A vivid memory I have from growing up in the 1970s was my father’s what seemed like annual slide deck preparation.

This is, of course, in the days before Harvard Graphics, let alone PowerPoint.

Dad was a lecturer at the University of London. He had to prepare lectures for his MSc students, and prepared visual aid slides to go alongside his lectures. The hard work that I didn’t see was the preparation of the lecture material itself, but the visible part was making the slide deck.

It was a laborious process. Dad started with sheets of white paper, and packs of Letraset. If you are not old enough to remember Letraset, it’s very much in the category of “stuff that I’m not going to bother trying to explain to my children” alongside phone boxes, fax machines and the fact that TV used to stop in the middle of the night when there were only three channels to watch.

After creating his slide layouts, he’d then photograph them, using a monochromatic film that would take pictures (in negative) in either black or white (no grey). This would then get sent off to the developers, and back would come 35mm transparencies that had white text on a black background. The final stage would see dad using tiny bits of coloured gel to highlight particular words in particular colours, and the bits of film being put into 35mm slide cases, which in turn would be loaded up in order into a carousel which could be taken into the university.

The slides could then be presented in a lecture room, presumably with relatively low lighting, as dad gave his lectures.

What a palaver.

However, with such an effort involved, what I can be fairly sure of is that dad’s preparation that I didn’t see, thinking about the structure and content of the presentation to which slides would be applied, was pretty darn meticulous. It had to be because mistakes would be costly.

No hours were spent arsing about with fonts, colours and themes back in those days.

I’ve been thinking about this huge effort with news coming out of all of the whizzy AI that Microsoft are going to be applying to PowerPoint (amongst other tools) in what they are calling “Copilot“.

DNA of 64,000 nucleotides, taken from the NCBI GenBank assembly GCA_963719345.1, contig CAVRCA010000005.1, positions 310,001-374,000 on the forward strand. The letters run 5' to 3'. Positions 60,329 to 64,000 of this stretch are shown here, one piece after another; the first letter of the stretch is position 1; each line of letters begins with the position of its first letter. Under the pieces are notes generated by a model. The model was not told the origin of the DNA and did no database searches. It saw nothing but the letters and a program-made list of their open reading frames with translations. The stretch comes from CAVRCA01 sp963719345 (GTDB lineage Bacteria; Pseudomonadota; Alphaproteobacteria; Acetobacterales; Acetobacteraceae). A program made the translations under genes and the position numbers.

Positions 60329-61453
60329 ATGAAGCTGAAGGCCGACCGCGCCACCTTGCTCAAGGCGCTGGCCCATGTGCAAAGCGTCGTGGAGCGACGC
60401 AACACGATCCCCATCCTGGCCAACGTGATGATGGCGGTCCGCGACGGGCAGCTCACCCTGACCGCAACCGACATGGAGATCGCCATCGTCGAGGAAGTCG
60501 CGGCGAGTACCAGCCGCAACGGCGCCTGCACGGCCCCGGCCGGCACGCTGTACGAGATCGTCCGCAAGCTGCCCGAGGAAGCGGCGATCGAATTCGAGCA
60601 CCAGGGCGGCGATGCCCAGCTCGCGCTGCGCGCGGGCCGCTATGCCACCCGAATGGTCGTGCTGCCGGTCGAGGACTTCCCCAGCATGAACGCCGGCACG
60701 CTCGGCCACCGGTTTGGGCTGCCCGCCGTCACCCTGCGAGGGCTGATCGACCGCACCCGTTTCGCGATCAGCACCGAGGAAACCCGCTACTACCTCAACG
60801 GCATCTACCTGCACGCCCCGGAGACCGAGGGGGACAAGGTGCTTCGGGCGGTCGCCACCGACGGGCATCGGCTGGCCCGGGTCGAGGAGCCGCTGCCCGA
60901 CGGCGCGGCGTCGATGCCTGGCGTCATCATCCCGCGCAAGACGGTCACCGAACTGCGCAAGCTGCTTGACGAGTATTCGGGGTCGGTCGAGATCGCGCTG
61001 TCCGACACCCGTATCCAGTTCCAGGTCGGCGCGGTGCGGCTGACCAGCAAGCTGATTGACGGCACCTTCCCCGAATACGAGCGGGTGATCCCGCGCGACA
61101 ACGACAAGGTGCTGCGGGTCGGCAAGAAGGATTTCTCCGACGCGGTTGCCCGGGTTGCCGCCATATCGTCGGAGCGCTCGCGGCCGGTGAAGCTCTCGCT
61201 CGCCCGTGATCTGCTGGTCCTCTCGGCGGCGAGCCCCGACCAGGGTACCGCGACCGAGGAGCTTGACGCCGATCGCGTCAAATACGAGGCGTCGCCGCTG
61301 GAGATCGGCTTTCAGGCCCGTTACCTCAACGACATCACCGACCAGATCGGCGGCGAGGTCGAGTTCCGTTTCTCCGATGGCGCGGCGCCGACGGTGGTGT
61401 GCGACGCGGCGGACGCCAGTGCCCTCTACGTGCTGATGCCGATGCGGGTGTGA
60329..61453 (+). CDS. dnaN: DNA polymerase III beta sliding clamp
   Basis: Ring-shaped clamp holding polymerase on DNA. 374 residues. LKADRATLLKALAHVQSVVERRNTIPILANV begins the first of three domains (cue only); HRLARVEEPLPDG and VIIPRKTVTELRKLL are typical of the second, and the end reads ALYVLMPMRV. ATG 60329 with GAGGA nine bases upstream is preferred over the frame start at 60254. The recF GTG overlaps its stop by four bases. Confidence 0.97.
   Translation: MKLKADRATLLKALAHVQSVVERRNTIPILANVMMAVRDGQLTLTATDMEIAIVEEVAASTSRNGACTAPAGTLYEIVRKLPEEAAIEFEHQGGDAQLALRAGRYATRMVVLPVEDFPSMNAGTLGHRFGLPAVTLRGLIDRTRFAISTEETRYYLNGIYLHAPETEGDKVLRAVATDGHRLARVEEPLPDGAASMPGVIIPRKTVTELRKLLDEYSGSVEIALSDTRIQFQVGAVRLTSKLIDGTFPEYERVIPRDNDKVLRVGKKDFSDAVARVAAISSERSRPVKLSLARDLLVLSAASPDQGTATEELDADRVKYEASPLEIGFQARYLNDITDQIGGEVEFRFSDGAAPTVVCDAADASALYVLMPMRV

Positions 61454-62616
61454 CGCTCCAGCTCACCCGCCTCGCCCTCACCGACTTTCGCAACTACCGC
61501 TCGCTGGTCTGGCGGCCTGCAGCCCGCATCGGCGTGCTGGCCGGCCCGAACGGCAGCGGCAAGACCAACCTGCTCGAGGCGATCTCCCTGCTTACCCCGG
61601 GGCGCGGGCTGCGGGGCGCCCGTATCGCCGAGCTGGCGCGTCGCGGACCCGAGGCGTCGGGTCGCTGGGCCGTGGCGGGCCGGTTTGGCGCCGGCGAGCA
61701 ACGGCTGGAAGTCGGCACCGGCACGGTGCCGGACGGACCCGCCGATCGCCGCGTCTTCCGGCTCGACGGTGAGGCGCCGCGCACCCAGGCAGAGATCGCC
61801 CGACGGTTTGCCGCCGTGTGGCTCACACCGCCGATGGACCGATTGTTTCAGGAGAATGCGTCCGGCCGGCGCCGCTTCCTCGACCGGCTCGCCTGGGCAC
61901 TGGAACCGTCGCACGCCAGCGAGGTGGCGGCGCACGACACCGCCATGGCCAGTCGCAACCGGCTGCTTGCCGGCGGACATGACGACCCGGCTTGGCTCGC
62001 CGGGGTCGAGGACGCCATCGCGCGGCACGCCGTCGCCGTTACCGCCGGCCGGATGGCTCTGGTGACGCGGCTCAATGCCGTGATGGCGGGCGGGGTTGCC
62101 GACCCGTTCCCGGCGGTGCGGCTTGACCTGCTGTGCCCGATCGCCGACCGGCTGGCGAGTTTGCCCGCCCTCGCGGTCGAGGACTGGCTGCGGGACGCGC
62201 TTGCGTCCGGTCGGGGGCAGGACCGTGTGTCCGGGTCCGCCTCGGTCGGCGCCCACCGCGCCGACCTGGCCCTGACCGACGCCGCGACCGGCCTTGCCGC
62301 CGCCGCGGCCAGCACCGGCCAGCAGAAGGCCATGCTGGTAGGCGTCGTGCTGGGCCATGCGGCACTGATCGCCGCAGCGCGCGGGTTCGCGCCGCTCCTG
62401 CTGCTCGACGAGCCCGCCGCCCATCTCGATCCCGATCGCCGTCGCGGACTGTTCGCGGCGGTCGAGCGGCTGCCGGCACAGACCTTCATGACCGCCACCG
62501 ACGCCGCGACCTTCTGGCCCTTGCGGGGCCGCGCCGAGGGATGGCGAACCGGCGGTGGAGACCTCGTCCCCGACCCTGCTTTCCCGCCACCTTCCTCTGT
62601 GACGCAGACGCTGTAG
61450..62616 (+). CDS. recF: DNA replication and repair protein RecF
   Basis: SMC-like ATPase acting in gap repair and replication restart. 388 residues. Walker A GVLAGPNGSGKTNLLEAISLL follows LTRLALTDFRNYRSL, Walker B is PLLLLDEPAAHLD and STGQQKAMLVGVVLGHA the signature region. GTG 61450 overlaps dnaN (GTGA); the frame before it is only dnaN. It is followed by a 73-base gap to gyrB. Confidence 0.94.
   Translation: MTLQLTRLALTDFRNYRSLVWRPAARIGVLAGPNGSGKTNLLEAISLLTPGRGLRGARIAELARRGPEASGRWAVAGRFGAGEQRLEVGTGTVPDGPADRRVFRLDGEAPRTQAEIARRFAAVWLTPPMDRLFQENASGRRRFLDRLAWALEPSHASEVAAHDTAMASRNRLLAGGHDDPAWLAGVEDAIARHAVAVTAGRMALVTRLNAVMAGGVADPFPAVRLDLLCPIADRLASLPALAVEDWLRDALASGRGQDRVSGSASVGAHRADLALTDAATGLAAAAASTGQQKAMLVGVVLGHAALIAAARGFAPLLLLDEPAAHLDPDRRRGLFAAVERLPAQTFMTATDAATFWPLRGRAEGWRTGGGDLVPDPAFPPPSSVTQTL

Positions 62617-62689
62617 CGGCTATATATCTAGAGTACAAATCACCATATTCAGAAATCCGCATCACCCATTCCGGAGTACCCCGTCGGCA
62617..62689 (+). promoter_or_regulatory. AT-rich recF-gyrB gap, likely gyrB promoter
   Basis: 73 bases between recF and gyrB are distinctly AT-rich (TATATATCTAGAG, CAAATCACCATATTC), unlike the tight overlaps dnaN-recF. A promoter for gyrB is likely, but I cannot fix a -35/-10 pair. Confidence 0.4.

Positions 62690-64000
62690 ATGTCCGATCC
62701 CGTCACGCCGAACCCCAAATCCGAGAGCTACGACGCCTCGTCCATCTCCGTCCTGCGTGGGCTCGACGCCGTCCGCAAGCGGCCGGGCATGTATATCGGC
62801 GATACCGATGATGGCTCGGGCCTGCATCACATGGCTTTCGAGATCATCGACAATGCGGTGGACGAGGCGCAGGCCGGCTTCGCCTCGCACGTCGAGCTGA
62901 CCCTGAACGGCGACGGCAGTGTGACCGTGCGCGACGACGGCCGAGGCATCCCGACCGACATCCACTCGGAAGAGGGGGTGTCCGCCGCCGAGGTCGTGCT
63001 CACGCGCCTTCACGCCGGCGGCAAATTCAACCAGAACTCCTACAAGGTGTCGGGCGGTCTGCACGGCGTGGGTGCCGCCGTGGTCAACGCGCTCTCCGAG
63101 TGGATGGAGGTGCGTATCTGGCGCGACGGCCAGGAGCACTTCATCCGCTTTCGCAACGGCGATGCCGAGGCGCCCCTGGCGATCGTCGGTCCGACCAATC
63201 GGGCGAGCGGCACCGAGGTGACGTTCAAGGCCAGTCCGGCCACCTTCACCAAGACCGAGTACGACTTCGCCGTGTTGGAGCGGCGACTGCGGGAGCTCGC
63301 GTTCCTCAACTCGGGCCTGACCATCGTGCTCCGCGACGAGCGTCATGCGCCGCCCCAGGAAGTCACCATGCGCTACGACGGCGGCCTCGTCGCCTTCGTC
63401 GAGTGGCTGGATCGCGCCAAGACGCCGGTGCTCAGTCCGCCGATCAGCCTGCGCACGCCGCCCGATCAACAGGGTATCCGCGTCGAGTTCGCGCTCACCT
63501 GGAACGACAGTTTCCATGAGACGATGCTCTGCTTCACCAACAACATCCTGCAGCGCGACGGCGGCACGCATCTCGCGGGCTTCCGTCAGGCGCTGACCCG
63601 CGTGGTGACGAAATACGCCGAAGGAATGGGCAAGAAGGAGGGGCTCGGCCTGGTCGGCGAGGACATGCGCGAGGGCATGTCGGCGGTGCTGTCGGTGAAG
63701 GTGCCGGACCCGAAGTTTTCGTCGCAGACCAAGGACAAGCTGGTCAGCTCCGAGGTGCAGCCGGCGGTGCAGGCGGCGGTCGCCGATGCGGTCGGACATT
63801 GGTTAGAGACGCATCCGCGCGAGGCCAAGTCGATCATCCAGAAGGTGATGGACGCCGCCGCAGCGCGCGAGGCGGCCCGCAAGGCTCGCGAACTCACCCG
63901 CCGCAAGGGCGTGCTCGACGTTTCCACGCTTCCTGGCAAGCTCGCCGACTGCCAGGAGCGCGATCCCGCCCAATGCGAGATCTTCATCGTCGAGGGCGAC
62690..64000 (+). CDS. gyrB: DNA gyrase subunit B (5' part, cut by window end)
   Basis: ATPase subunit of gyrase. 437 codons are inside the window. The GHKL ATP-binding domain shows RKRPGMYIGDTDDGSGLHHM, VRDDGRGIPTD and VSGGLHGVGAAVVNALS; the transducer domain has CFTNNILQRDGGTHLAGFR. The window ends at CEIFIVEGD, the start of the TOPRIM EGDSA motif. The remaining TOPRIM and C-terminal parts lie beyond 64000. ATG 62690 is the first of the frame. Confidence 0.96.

As they put it, “Copilot in PowerPoint helps you create beautiful presentations with a simple prompt, adding relevant content from a document you made last week or last year”.

I’m not sure, though, that the world needs more “beautiful” PowerPoint presentations.

Over the years I’ve come to the conclusion that PowerPoint is used in two main ways. The first is the way that I think PowerPoint people think it is used – beautiful people giving beautiful presentations, winning deals, winning hearts and changing minds.

But mostly PowerPoint is used as a way to create documents that are to be consumed on screen. A PowerPoint slide has become a unit of content, as friend Chris King so eloquently puts it:

Adding AI to PowerPoint feels like throwing a solution at an ill-defined problem, a little like the way Microsoft made Paint into a 3D tool a few years ago because the future was going to be 3D if they were going to sell any HoloLens devices.

If we actually look at the two predominant uses of PowerPoint, however, I’d suggest we need different things.

To make a beautiful presentation you need to start with a beautiful story – Marcus Brown’s Presentation Canvas is a far better starting point for that need than an AI paraphrasing the terrible business case you wrote last week. If you spend your time planning what you are going to say, you are going to deliver a far more compelling message than if you leave your message to an AI. Trust me on this.

But really interestingly, the “create documents to consume on-screen” need is a seriously unsolved problem. Microsoft tried a thing called Sway, but you probably haven’t heard of that. PowerPoint has dominance but simply isn’t very good at the task. And Word still formats things for a world of print.

The simulated intelligence tools that are emerging at the moment are really fascinating and very clever. But they are solutions looking for problems. My hunch is that it will be a fair while before we see truly useful implementations, and my other hunch is that they’ll only get useful when we stop trying to get them to do things that humans are better at doing. Like storytelling.

One thought on “Slide decks

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